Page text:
Report on Comenius Project
Salzburg, December 1999
rom 8th to 22nd December 1999 Frank Pettitt, IT lecturer at Woolwich College, London SE18 and Jonathan Guy, Librarian, Woolwich College, visited Salzburg, supported by a Central Bureau grant. Specifically, the visit was part of the Comenius project, an EC funded venture which aims at establishing the concept of a virtual InterNETional classroom among partnered schools in the community through use of Internet links and information technology.
The following were the activities carried out during our stay.
I. Teaching and discussion groups
This is a higher secondary technical school from ages 14-18+, one of the best in Austria and with a very standard of attainment and resources. Many of the students go on either to University or to well-paid positions in the expanding national electronics and engineering industries.
1. English background lessons.
Lessons and discussions were delivered and chaired by FP and JG in English on the following subjects:
These lessons were followed by discussions in which the Austrian and the English progressions were compared and contrasted and in which the high level of English attained by most students was suitably exercised.
The change from secondary to tertiary economy, from an industrial-docklands based work ethic to a warehouse and services one was documented also with the use of old photos and articles. To a lesser extent we discovered that Salzburg, too, has had to make substantial changes in its employment opportunities. For example, the old salt mines, which were the basis of the cityís former great wealth have all but closed and electronics, services and, especially tourism have taken their place. Several of the HTL students had visited Woolwich and Woolwich College earlier in the year and were, thus, especially interested in seeing us.
Here the higher aspirations of Austrian students as compared with those in Southeast London were evident. In fact, many students had virtually guaranteed jobs when they left as a result of their work experience connections at school. Resources were at least equal to and in some respects (thanks to private sponsorship, especially from Siemens) superior to the found at home. Students at Salzburg also benefited from a superior urban environment with a higher standard of housing, cleaner air and conveniently near countryside activities.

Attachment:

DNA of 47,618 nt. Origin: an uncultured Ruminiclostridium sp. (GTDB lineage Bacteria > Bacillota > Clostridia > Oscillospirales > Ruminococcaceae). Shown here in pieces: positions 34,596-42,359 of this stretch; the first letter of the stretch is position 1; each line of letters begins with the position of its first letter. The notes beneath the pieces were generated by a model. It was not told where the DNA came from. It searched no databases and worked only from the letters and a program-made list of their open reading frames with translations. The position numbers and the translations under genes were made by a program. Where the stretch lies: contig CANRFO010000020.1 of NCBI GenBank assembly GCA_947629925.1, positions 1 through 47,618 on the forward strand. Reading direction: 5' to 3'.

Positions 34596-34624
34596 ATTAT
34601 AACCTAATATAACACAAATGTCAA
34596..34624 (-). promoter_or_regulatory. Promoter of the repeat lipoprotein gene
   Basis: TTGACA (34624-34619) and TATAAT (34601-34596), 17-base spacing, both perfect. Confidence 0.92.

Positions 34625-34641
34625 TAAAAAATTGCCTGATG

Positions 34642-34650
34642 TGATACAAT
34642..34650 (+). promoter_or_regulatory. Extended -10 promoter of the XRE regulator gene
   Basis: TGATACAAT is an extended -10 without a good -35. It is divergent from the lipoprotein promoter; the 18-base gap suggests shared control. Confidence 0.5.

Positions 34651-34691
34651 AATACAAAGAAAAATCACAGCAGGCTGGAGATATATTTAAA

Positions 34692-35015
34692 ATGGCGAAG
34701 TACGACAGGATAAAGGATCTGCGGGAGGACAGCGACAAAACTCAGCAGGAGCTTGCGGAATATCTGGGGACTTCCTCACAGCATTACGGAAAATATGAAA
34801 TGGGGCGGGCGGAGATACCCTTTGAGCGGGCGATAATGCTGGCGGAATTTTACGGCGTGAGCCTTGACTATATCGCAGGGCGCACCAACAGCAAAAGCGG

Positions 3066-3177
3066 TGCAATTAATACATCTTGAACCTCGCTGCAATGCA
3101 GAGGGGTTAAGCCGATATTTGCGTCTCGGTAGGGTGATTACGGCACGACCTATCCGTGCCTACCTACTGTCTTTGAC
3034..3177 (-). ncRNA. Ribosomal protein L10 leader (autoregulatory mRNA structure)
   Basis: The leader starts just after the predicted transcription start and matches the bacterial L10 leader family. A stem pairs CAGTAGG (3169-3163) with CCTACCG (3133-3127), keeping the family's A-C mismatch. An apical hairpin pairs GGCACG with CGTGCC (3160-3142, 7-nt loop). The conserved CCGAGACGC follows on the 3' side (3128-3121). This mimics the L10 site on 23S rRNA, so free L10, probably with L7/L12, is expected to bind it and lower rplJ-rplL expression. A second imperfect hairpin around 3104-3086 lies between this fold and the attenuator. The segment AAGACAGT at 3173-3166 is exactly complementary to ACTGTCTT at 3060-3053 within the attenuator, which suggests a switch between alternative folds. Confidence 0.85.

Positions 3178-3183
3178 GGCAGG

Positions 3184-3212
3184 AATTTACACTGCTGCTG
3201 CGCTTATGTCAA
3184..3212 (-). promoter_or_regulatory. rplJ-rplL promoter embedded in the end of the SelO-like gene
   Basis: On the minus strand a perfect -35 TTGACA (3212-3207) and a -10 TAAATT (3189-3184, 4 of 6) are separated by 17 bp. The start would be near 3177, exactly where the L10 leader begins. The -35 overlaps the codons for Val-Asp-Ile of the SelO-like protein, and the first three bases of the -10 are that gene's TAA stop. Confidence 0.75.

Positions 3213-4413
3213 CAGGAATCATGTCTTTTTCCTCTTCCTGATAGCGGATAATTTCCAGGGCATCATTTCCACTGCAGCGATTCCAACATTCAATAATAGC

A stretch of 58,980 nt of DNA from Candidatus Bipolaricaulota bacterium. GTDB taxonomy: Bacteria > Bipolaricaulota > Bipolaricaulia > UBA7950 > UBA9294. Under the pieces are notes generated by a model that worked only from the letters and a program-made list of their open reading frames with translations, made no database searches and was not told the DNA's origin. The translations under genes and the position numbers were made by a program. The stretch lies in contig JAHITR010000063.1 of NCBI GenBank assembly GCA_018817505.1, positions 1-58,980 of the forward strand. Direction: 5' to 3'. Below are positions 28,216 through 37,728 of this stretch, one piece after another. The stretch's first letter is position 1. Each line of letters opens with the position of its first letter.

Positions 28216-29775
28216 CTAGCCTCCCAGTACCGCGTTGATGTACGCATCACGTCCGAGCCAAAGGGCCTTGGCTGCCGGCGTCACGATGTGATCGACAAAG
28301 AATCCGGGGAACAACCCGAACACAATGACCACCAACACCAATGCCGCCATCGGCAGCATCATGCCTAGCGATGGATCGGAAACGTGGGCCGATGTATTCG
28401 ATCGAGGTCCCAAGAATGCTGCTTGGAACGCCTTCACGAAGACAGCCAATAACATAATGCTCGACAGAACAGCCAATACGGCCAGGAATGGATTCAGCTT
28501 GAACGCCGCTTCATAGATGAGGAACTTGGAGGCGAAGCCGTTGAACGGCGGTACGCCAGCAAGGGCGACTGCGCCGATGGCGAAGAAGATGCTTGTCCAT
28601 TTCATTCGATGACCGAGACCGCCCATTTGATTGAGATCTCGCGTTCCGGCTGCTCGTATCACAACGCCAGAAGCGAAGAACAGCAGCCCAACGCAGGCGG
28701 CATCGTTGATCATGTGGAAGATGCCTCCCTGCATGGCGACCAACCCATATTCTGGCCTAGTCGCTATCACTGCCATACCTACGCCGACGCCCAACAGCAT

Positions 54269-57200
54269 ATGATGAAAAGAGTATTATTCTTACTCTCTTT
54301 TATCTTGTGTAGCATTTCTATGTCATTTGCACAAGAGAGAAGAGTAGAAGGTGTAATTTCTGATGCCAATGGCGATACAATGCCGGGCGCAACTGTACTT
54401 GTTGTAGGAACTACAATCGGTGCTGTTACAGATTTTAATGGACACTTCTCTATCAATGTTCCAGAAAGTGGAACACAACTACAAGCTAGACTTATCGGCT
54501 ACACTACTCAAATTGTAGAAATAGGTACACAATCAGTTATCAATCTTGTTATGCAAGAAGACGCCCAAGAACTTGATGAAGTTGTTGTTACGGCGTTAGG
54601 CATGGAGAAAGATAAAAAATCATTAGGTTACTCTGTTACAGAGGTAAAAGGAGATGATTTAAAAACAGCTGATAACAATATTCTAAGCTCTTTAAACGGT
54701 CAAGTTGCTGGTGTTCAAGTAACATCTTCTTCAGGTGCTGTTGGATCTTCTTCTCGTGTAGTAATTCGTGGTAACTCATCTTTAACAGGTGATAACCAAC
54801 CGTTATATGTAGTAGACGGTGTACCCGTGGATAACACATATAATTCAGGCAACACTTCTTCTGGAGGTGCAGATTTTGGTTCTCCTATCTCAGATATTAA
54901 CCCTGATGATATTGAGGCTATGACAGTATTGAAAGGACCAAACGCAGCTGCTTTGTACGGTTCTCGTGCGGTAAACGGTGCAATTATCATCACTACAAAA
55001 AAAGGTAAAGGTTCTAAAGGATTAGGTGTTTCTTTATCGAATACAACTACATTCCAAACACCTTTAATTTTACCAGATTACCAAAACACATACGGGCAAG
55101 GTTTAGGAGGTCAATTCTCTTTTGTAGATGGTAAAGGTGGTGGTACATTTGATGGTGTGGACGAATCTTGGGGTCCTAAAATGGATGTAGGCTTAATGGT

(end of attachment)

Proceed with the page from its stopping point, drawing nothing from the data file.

2. IT lessons
Lessons and discussions were delivered and chaired in English by FP on
The students appeared to be aware of the technical basis of this problem. We, therefore, concentrated more on the social, managerial, and historical reasons for it and gave plenty of opportunities for questions and answers.
A college of further educationís clearly not servicing the same sort of clients that a technical school educates. I explained the wider variety and level of courses in IT that I had to teach. Again, plenty room was given for student participation and discussion.
This was given freely and when required, as some of the classes appeared to be rather large in terms of the teaching resources available.
b) Evening classes
English lifestyle discussion and conversational practise were held at the following institutions:
This was held in a primary school building that also served as a local community centre. Many of the students had already been on trips organised by their teacher to English-speaking parts of the world. Although there was a keen wish to develop English speaking knowledge there was also a very strong social aspect to the lessons: the meeting of students for local chat was a significant factor for their getting together for the lessons. However, the lessons followed a set pattern with my colleague and I leading conversation and discussion groups in a suitably split class.
This type of College is a well-resourced further education establishment with many branches throughout Austria. The buildings at Hallein were new and very well equipped. The students attending this class were there for a more professional reason than those at Puch. Here, English speaking would directly enhance their Job prospects and facilitate their employment. The lessons followed a more orthodox plan using well-defined tutorials and textbooks. Again, dividing the class into smaller groups facilitated the development of English conversational practise.
II. Specific Comenius project contributions:
This booklet was produced by FP and JG in collaboration in landscaped double-column format and included the following sections: an introduction to the Comenius project
Text and Graphic materials were supplied almost wholly from the students (some reaching us via email while we were actually writing up the booklet) and FP and JG exercised editorial matters, producing an overall coherence with linking passages between the various sections.
The booklet was published on the Web in HTML format with assistance from Prof. KB from the school, with a hyperlink from the school home page and from the Comenius site. It is placed alongside the poster as another Comenius project and may be easily accessed for examination by those with Internet links.
III. Cultural Exploration.
In addition FP and JG participated in cultural and related activities aimed at becoming more acquainted with social life in Salzburg. These included:
(A Salzburg Diary was produced for the benefit of friends and colleagues)